Note:  Decisions of a three-justice panel are not to be considered as precedent before any tribunal.



                                                                ENTRY ORDER


                                         SUPREME COURT DOCKET NO. 2005-207


                                                         NOVEMBER TERM, 2005



State of Vermont                                                    }           APPEALED FROM:



     v.                                                                      }           District Court of Vermont,

}           Unit No. 2, Bennington Circuit

Anthony D. LaFlamme                                            }

}           DOCKET NO. 1123-9-03 BnCr


Trial Judge: David Suntag


                                          In the above-entitled cause, the Clerk will enter:


Defendant appeals the district court=s order denying his motion for sentence reconsideration.  We affirm.


In November 2003, a jury found defendant guilty of aggravated domestic assault, violation of an abuse prevention order, felony unlawful trespass, and disorderly conduct by telephone.  In imposing defendant=s sentence, the district court took into account that defendant had not accepted responsibility for his actions.  Shortly after a panel of this Court affirmed the jury convictions, see State v. LaFlamme, No. 2004-129 (Vt. Jan. 13, 2005) (unreported mem.), defendant filed a motion for sentence reconsideration under 13 V.S.A. ' 7042, stating that he had now taken responsibility for his conduct that led to the convictions.  By motion reaction form, the district court indicated that defendant had stated insufficient grounds for sentence reconsideration under the case law.  See State v. Richardson, 161 Vt. 613, 613 (1994) (mem.) (A[O]nly circumstances and factors present at the time the sentence was originally imposed, not defendant=s conduct and behavior after sentencing, are relevant in a sentence reconsideration proceeding pursuant to 13 V.S.A. ' 7042.@).  Nevertheless, the court gave defendant an opportunity to file a supplemental memorandum.  Defendant did so, arguing that accepting responsibility for one=s actions is not a change in conduct or behavior, but rather an examination of a state of mind.  The court rejected this argument, ruling that defendant=s subsequent acceptance of responsibility amounted to a change in conduct or behavior, which the court could not consider in determining whether to reduce his sentence.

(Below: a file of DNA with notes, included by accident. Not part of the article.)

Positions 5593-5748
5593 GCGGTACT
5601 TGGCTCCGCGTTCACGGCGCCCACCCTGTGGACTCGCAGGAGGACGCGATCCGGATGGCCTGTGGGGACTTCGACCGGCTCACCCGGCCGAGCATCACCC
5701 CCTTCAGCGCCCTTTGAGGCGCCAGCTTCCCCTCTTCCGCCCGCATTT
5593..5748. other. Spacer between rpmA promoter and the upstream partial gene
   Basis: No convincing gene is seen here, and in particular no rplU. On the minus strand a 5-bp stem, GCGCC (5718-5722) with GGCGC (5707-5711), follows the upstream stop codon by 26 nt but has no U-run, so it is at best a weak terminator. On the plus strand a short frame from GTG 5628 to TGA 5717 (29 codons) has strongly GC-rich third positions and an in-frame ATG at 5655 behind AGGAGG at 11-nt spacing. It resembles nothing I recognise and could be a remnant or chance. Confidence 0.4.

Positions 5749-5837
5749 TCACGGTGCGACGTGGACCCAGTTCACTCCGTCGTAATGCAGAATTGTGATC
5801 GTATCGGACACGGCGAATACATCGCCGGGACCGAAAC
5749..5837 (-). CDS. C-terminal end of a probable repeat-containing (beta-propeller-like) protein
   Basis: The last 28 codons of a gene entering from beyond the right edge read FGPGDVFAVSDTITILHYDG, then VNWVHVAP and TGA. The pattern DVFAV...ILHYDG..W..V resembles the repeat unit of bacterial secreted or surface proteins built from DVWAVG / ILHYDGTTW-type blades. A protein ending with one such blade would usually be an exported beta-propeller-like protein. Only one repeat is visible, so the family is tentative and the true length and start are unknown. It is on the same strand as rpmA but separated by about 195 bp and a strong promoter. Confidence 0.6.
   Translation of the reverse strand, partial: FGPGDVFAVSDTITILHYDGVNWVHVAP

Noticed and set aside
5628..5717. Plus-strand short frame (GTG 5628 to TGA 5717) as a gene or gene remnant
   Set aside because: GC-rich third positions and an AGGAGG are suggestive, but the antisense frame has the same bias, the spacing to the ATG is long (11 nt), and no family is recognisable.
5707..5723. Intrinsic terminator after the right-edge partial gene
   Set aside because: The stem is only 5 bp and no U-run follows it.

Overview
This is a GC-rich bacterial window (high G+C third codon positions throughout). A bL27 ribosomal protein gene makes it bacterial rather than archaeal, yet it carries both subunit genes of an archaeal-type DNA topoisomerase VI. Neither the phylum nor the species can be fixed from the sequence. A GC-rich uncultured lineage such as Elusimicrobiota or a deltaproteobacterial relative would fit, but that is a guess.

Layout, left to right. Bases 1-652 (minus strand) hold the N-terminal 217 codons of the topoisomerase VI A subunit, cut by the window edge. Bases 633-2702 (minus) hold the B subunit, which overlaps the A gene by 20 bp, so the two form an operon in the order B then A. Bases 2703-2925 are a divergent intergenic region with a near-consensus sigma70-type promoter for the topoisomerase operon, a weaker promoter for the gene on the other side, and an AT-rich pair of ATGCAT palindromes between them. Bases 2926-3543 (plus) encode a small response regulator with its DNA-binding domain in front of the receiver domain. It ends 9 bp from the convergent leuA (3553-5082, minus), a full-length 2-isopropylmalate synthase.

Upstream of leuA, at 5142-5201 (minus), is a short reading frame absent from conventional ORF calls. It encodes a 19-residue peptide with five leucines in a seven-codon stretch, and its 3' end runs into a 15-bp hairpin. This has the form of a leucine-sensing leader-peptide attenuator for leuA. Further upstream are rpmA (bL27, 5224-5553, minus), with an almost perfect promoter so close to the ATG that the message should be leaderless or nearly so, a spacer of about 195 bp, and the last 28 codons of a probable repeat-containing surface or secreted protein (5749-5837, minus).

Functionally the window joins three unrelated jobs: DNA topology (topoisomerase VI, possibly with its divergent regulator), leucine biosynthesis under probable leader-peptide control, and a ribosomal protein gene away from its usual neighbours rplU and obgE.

On appeal, defendant argues that the district court abused its discretion by determining that, as a matter of law, it could not consider the grounds he presented for sentence reconsideration.  Defendant now contends that his motion does not rely on changed circumstances at all and thus is not controlled by State v. LaPine, 148 Vt. 14, 15 (1987) and its progeny, wherein we held that the district court may consider only Acircumstances and factors present at the time of the original sentencing,@ and not Adefendant=s conduct and behavior since sentencing.@  His position is that the trial judge was prevented from knowing his true state of mind at the time of sentencing because his constitutional right against self-incrimination was still active while his appeal was pending.  According to defendant, in his motion for sentence reconsideration, he was not asking the district court to consider changed circumstances following the sentencing hearing.  Rather, he wanted the court to consider his acceptance of responsibility following his appeal only as an indication of his actual state of mind at the time of the sentencing hearing.


Apart from the fact that defendant=s novel reasoning would require the district court to read his mind, and would provide an automatic second turn at sentencing, the affidavit defendant submitted with his motion for sentence reconsideration emphatically undercuts his argument on appeal.  His affidavit in support of his motion for reconsideration states as follows:


1.  At the time of my conviction and well into my appeal, I refused to take responsibility for my actions.


2.  While incarcerated I have had time to think about these matters and have come to the conclusion that I was solely responsible for what happened.  It was my actions that brought about the situation.


3.  I wish to apologize to the victim and to the Court for my failure to understand the dynamics of the situation and the role that I actually played.


These statements are completely inconsistent with defendant=s argument on appeal that he did not take responsibility for his actions because he wanted to maintain his right against self-incrimination while his appeal was pending.  Defendant plainly stated in his affidavit that he had had a change of heart since sentencing and had accepted responsibility for his actions.  This change in defendant=s behavior since sentencing is foreclosed as a ground for sentence consideration under our case law.









John A. Dooley, Associate Justice



Denise R. Johnson, Associate Justice



Marilyn S. Skoglund, Associate Justice